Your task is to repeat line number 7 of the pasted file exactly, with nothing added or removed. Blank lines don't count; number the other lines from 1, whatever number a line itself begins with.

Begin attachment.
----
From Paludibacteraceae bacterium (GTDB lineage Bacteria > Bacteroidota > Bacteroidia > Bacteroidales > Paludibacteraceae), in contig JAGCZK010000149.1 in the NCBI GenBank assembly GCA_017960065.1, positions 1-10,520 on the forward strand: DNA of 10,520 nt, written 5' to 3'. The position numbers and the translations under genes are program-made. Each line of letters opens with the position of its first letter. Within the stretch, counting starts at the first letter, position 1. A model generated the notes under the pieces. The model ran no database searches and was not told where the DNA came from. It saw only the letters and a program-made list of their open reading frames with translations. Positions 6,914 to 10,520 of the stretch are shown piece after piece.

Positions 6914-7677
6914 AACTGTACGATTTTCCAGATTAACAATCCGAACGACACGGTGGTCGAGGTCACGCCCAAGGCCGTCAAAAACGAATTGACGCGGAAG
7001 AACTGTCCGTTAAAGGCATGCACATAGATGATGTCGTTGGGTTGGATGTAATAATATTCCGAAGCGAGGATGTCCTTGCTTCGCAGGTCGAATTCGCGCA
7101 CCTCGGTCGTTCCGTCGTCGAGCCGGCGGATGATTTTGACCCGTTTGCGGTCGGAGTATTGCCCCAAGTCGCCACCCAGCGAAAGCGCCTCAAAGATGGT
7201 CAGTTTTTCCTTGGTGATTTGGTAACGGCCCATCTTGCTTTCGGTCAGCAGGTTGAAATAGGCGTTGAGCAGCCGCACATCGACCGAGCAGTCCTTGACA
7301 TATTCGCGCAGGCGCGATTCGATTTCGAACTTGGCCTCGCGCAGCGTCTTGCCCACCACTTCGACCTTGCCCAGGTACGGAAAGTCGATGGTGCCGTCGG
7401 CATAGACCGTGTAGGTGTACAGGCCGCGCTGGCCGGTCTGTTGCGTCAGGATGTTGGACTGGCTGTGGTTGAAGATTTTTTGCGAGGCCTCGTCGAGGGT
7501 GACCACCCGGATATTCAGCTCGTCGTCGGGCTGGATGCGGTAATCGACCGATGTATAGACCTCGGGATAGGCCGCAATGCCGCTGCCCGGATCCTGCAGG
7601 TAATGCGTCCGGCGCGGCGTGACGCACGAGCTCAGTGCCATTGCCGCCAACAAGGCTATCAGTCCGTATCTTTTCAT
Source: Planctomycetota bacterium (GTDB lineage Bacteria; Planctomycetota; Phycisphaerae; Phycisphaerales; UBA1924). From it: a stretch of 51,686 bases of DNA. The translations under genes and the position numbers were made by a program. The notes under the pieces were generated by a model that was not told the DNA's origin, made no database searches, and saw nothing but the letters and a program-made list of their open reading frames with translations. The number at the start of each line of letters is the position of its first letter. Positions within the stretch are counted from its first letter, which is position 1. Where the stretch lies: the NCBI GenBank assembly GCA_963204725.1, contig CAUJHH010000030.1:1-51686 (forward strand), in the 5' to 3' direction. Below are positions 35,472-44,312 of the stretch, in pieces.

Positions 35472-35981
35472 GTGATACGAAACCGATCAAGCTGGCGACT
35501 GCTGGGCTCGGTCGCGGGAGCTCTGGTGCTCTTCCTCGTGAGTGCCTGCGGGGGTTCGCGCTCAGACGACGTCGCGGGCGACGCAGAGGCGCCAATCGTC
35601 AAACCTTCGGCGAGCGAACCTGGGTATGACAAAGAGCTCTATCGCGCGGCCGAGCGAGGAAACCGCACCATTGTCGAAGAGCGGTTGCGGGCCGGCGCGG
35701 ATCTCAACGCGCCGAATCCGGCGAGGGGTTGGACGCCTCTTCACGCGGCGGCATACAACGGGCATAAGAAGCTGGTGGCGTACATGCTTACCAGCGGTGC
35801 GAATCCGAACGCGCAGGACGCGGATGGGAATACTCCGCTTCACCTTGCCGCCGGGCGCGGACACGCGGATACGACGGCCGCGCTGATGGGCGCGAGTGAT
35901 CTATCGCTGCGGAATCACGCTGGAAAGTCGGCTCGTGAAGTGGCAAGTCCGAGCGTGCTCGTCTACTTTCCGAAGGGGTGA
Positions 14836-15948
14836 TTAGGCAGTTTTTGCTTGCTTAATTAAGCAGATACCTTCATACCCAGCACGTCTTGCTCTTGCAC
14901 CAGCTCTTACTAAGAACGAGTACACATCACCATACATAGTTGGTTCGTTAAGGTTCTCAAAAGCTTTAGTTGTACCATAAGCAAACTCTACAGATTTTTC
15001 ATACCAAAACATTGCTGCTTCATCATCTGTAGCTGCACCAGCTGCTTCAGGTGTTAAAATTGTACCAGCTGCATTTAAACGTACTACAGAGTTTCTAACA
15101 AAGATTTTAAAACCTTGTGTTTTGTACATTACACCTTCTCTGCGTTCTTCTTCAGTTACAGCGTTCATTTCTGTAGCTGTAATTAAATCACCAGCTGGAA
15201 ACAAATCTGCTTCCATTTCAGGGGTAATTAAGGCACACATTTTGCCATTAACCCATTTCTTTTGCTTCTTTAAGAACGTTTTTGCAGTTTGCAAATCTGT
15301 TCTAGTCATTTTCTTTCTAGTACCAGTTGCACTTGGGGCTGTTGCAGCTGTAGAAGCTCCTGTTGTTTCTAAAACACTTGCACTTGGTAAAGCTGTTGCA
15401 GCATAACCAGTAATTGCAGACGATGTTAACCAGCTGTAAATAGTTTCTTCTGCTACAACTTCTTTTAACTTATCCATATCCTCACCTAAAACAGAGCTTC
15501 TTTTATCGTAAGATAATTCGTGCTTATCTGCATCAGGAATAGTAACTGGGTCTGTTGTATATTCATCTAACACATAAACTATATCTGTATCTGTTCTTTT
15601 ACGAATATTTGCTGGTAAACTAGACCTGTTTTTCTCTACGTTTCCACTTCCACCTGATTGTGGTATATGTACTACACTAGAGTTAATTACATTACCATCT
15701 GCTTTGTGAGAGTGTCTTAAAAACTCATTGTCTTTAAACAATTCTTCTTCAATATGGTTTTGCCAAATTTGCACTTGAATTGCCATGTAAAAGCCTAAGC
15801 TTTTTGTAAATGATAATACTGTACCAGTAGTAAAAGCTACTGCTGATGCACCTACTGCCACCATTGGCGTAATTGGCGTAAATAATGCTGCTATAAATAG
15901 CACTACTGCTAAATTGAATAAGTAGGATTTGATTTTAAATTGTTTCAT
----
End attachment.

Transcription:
7301 TATTCGCGCAGGCGCGATTCGATTTCGAACTTGGCCTCGCGCAGCGTCTTGCCCACCACTTCGACCTTGCCCAGGTACGGAAAGTCGATGGTGCCGTCGG